Yesterday I got trapped in 1887 in the newspaper archives.. if a marching band had entered my home I still would not have heard them. Seriously folks.. some days a 12 step program is needed.. Seen in the Almonte Gazette 1887 and click here and read away.
—An old man named Hutton, living near Oxford Mills, had his feet very badly frozen during the recent severe weather.
—The Carleton Place citizens have acted promptly and nobly in assisting Mr. George Campbell, who was injured by a falling tree. $115 in cash and a quantity of the necessaries of life have been raised for him.
—A beaver weighing 48 pounds was trapped by Mr. Napoleon Laviolette recently at Gillies Bros’, limits on the Coulonge.
Mr. Wm. Patterson, of Carleton Place, is going into the undertaking business
Fishing for eels through the ice is popular at Brockville just now. One party secured 76 in one day.
Mr. E . Dowlin, of Carleton Place, purchased a car load of beef at Ottawa the other day, which he shipped to that town. M r. Dowlin says the fine Quality of beef can be purchased much cheaper in Ottawa than in Carleton Place
—The car shops at Perth are again in full blast. A large amount of work is on hand, and about 200 men will be employed. Besides repairing, 706 box cars are to be built. They will be turned out a the rate of five a day.
—An Ottawa paper says that a Scotch woman of Perth proposes to wheel her eight month old child from that town to London
Perth Remembered—Mr. J. T. Henderson came to Perth in 1861, and established the mercantile house which has been eminently prosperous since its inception.
A thick crust has been formed on on the snow in the woods by the recent soft and hard weather. It is very hard on horses engaged in the shanties, and many of them have been completely used up with sore legs. The deep snow has also caused an unusual number of accidents to men by rendering it difficult for them to get out of the way of falling trees.
It looks as if the necessity for soup kitchens has not been delayed until the Liberal party comes into power. In Ottawa, at the present moment, there are hundreds of families almost on the brink of starvation. This is no idle statement, in evidence of which the following remarks, made by the Rev. Father Dowdall, in his sermon at the Basilica there may be quoted : “There are many families in Ottawa at the present time on the brink of destitution who are unable to obtain work. I also know of widowed mothers with families in this city who go to bed at night cold and hungry, and who have no idea how they are going to obtain their breakfasts.” The demands upon the charitable institutions of the city to relieve the sufferings of the unemployed and destitute were never greater.
Last Thursday morning Mr. Thomas Killough, of Ramsay, came to Carleton Place with a fine team of horses and a load of wood. After delivering the wood to Messrs. Barton & Corbett, he backed his team on the street, just opposite the Herald office, when one of the horses fell down. H e seemed to have ho intention of rising, and after being unhitched, gave one short snort and expired. The animal was ten years old and valued at $125 or $140, quite a heavy loss to its owner. The body was removed shortly afterwards, and a post mortem examination revealed the fact the horse was suffering with disease which was the cause of death.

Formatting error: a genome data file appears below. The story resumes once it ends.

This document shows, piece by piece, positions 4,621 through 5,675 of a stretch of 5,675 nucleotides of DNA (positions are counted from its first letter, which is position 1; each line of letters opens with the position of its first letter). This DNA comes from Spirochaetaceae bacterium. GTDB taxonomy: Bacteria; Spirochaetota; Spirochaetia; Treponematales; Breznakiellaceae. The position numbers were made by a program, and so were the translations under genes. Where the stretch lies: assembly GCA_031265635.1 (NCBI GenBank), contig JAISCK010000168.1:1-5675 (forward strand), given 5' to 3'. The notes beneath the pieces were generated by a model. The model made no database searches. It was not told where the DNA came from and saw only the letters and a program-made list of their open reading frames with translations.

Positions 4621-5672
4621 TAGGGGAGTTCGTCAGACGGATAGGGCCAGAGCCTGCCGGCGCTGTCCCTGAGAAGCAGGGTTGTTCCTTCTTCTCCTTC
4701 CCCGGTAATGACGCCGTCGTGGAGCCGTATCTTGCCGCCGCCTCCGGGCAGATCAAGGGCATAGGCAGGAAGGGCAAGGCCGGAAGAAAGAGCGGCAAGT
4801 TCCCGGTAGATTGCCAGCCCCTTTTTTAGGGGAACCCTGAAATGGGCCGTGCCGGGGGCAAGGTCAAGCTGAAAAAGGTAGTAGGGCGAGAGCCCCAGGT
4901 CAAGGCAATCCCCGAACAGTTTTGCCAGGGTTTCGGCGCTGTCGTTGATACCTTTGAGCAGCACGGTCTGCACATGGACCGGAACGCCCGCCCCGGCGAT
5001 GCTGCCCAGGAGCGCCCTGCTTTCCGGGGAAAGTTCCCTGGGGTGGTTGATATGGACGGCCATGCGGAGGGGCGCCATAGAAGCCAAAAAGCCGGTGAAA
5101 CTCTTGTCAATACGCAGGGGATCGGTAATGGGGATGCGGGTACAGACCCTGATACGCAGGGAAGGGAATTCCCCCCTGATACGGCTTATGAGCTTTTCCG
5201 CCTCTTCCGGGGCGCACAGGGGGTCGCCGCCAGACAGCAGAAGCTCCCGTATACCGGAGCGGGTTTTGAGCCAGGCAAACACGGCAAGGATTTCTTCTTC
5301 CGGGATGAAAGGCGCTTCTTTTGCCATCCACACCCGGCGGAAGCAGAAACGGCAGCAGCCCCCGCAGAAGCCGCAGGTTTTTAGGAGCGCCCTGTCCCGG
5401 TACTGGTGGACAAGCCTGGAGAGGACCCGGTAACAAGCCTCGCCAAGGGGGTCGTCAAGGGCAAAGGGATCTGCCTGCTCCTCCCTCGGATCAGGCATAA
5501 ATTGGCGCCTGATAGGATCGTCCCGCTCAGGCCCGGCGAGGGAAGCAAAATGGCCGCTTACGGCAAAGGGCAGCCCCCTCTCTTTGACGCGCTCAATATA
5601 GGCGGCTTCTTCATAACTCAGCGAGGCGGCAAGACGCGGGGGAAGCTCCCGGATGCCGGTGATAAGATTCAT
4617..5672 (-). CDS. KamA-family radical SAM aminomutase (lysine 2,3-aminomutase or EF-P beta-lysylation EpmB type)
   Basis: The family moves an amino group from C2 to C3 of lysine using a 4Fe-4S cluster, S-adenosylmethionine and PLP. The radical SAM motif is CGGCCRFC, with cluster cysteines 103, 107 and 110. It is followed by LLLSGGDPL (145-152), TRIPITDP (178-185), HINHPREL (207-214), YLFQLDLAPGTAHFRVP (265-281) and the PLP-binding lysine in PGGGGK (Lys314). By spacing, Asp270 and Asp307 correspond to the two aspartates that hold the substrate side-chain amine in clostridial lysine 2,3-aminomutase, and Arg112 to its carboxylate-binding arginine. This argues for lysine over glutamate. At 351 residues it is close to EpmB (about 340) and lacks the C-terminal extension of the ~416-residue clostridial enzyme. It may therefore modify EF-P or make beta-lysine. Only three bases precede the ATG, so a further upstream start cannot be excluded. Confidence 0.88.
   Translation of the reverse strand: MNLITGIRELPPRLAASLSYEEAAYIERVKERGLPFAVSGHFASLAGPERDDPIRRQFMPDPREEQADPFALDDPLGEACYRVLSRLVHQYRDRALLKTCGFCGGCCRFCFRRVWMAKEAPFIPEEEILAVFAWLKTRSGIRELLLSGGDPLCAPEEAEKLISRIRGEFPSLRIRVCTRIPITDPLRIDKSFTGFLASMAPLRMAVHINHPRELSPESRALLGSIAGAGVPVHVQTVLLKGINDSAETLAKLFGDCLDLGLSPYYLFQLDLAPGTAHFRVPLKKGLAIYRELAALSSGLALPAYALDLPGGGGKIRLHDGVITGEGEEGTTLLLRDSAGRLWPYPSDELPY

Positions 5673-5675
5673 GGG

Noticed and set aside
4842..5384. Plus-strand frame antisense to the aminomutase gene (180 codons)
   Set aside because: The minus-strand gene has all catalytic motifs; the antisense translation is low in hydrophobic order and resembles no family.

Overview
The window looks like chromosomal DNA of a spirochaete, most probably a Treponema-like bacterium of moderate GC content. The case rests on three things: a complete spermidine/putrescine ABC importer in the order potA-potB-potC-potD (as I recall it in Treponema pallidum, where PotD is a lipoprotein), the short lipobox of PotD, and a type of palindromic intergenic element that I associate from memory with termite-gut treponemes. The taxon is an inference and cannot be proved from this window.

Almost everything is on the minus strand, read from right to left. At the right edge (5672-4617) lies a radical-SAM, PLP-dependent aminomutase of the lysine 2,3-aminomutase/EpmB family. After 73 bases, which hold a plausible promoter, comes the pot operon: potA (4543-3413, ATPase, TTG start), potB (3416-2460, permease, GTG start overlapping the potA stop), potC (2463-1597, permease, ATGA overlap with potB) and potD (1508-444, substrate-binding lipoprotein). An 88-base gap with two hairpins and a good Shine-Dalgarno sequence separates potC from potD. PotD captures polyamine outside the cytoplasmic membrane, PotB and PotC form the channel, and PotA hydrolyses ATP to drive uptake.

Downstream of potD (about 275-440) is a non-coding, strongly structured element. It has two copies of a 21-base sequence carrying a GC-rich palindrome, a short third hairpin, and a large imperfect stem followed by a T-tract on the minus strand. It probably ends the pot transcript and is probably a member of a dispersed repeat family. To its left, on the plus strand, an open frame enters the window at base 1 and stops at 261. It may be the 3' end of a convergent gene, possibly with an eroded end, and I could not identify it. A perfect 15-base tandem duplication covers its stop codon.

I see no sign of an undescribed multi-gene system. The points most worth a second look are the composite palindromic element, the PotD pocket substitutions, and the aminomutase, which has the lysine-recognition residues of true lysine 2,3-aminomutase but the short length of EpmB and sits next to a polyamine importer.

Carleton Place 1887–lindaseccaspina.wordpress.com
We learn with regret that the safe of the Peterboro Examiner office was, on Saturday evening, robbed of $40. This fact, should it become widely known, will have a deplorable bearing on the profession throughout the country. People will now think that if one office has money—even $40—-all may have, and consequently editors and printers may be called on to pay up. Then, too, the burglarizing burglar may set out to raid printing offices is all over the land. Publishers having so much as $40 left on hand on Saturday night should take warning and either put the money down cellar under a bundle or else submerge it in the composition kettle. Just think of it ? $40 on hand Saturday night, and yet they say there is no money in this country.—
It is reported that Mr. Alex. Hunter, of Carleton Place, has been offered $2,500 for the trotting mare Little Vic. As this phenomenal animal is attracting considerable attention of late by her speed, some facts concerning her history may prove interesting. The mare is only about seven years old and was first owned by Mr. Star Merrick, grain dealer of Carleton Place and formerly of Prescott.
A Kingston man before his cow went dry, froze about thirty quarts of milk and packed it away in straw. He has now, consequently, enough on hand to do his family till the cow gives another supply. The idea is a good one, and should be adopted by many.
Smith Falls-M a s q u e r a d e .—The roller skating rink was the scene of a fancy dress carnival on Friday night of last week which proved fairly successful. Several prizes were awarded. The brass band was in attendance and aided very materially enlivening the proceedings.
Come and visit the Lanark County Genealogical Society Facebook page– what’s there? Cool old photos–and lots of things interesting to read.
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